Multi-hyphenate Sarah Polley first gained attention as a director at the 2006 Toronto Film Festival, where she premiered her first feature, Away From Her. Subtle and bittersweet, the film demonstrated an assuredness not often seen in such young, relatively inexperienced filmmakers, and Polley was rewarded with several nods and wins when awards season came. This year, Polley will return to TIFF to premiere her follow-up project, Take This Waltz — and thanks to three new clips that have hit the web, we have a decent idea of what to expect.

The new film stars Michelle Williams and Seth Rogen as a married couple whose relationship hits a rough patch when Williams’ character finds herself tempted by a new man (Luke Kirby). Sarah Silverman also appears, as Rogen’s sister. Watch the videos after the jump.

The first couple of clips are nothing unusual, but they reveal a bit about Williams’ character’s relationships with her husband and her sister-in-law — and offer a hint of what we can expect from Rogen and Silverman in their rare dramatic roles. The third clip is a moody, beautifully shot scene that follows an encounter between Williams and Kirby.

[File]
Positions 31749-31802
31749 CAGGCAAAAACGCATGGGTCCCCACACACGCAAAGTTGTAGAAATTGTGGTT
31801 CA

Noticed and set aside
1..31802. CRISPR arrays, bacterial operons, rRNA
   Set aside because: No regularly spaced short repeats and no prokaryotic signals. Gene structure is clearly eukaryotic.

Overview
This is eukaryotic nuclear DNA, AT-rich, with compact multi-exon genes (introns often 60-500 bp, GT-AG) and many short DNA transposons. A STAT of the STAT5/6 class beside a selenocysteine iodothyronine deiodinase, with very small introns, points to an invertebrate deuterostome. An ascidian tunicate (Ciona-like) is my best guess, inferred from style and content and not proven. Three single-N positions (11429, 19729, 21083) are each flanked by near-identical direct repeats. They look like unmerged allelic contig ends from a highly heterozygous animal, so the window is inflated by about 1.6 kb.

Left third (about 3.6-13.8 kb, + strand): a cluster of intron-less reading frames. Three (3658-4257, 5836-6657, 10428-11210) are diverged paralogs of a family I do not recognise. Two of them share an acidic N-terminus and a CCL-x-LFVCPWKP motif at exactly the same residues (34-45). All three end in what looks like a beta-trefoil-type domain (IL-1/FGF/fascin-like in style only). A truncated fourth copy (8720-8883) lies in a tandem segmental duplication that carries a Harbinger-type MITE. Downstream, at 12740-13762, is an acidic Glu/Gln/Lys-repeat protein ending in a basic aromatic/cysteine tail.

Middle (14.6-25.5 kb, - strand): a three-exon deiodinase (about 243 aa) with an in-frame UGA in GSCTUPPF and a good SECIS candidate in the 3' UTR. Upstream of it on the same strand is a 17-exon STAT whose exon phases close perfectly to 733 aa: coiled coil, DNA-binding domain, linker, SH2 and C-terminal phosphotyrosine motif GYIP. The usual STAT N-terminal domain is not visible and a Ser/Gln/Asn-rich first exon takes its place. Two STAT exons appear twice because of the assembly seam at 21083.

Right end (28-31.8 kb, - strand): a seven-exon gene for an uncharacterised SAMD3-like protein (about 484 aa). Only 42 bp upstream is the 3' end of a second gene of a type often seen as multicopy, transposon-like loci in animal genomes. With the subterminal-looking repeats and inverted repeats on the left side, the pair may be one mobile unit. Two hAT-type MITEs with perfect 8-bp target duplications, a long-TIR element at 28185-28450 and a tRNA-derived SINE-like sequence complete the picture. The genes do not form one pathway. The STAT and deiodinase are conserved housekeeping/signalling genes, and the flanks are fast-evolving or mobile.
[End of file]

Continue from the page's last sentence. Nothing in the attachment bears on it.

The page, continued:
[via The Playlist]

On the surface, Take This Waltz seems fairly different from Away From Her — the characters in Take This Waltz are decades younger, and wrestle with infidelity instead of dementia. However, based on these three or so minutes it appears Polley hasn’t lost her touch for subtle, complex drama.

Williams has made her reputation on quiet indie films like this one, so her presence here is welcome if not especially surprising. Less expected is the casting of Rogen and Silverman, two actors primarily known for their R-rated comedic chops. I don’t think either of them have done many straightforwardly dramatic parts, so it’ll be interesting to see how they acquit themselves here.

Synopsis:

When Margot, 28, meets Daniel, their chemistry is intense and immediate. But Margot suppresses her sudden attraction: she is happily married to Lou, a celebrated cookbook writer. When Margot learns that Daniel lives across the street from them, the certainty about her domestic life shatters. She and Daniel steal moments throughout the steaming Toronto summer, their eroticism heightened by their restraint. Margot finally gives in to desire and in doing so, discovers some unsettling truths about herself. Swelteringly hot, bright and colorful like a bowl of fruit, Take This Waltz leads us, laughing, through the familiar but uncharted question of what long-term relationships do to love, sex, and our images of ourselves.

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